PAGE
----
|| Ken Thompson
suggests the name "Unix" for the
fledging operating system born in 1969 at AT&T Bell Labs.
|| The kernel (core) of Unix is re-written in the
C language, making it the world’s first operating system that’s
"portable"—that is, able to run on multiple kinds of hardware.
|| First BSD (Berkeley Software Distribution)
version released. Licensees must also get a license from AT&T.
||Version 4.2 BSD is released. By the end of
1994, more than 1,000 licenses are issued. AT&T release its
commercial version "System V"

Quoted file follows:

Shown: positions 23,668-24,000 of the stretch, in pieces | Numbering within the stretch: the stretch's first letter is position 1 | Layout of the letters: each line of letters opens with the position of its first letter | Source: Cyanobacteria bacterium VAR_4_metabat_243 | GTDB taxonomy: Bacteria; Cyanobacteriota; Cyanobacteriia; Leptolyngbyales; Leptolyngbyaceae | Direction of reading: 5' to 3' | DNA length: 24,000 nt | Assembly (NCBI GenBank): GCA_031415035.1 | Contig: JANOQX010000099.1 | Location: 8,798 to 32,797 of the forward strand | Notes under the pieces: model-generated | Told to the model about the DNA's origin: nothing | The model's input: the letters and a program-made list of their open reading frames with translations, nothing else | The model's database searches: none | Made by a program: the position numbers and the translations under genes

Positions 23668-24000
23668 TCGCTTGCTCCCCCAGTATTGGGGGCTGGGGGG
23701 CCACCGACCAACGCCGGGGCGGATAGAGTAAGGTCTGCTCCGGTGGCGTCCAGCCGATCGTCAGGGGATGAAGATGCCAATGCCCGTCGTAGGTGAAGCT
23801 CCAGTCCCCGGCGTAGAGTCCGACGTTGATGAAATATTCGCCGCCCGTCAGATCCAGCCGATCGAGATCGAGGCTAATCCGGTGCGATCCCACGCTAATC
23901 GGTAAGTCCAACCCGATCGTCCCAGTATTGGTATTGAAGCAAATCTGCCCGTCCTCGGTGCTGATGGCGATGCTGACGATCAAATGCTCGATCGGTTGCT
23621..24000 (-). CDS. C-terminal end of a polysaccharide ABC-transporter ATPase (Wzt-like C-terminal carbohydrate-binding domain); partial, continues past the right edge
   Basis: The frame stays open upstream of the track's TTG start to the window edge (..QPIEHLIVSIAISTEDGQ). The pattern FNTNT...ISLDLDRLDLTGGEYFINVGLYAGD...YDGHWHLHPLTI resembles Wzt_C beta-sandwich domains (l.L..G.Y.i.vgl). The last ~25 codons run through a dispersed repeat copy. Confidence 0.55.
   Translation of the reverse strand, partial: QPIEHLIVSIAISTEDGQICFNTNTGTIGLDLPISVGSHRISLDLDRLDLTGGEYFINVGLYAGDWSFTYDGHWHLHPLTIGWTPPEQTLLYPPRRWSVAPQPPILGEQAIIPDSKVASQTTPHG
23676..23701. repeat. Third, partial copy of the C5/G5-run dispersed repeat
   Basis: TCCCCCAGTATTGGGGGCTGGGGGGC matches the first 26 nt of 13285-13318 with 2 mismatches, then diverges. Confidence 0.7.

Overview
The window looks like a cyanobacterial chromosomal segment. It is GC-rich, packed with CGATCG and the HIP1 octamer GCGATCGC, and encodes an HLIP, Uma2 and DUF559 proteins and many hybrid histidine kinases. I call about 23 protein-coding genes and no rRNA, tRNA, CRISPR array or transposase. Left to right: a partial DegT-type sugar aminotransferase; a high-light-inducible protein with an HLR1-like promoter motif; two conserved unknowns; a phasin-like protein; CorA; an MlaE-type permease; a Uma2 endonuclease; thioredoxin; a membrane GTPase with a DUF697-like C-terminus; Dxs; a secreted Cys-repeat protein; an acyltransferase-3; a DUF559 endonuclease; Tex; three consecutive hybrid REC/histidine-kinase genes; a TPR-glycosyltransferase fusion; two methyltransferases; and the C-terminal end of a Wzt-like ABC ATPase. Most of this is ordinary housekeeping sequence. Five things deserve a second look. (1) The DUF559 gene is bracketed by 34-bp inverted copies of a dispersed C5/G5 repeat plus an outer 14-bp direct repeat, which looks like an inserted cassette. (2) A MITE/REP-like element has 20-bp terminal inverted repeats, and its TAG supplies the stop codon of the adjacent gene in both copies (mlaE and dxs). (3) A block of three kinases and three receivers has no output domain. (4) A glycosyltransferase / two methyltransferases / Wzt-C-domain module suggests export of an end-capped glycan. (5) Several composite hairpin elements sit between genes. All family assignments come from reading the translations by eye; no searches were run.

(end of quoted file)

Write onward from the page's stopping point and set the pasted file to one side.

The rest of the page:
releases "System V release 3." IBM,
Hewlett-Packard and others base their own Unix-like systems on this
|| Linus Torvalds releases version 0.02 of Linux.
An open source Unix-like operating system.
||Bill Jolitz releases 386/BSD, a full version
of Unix with no AT&T code.
||Sun Microsystems release Solaris, a version of Unix
based on System V release 4, incorporating many BSD features.
||BSD4.4-Lite is released by Berkeley. It is
entirely free of legal encumbrances from the old AT&T code. Version
1.0 of Linux is also released this year; Linux incorporates features
from both AT&T’s System V and BSD versions of Unix.
||Apple releases Darwin, a version of BSD Unix,
and the core of the Mac OS X.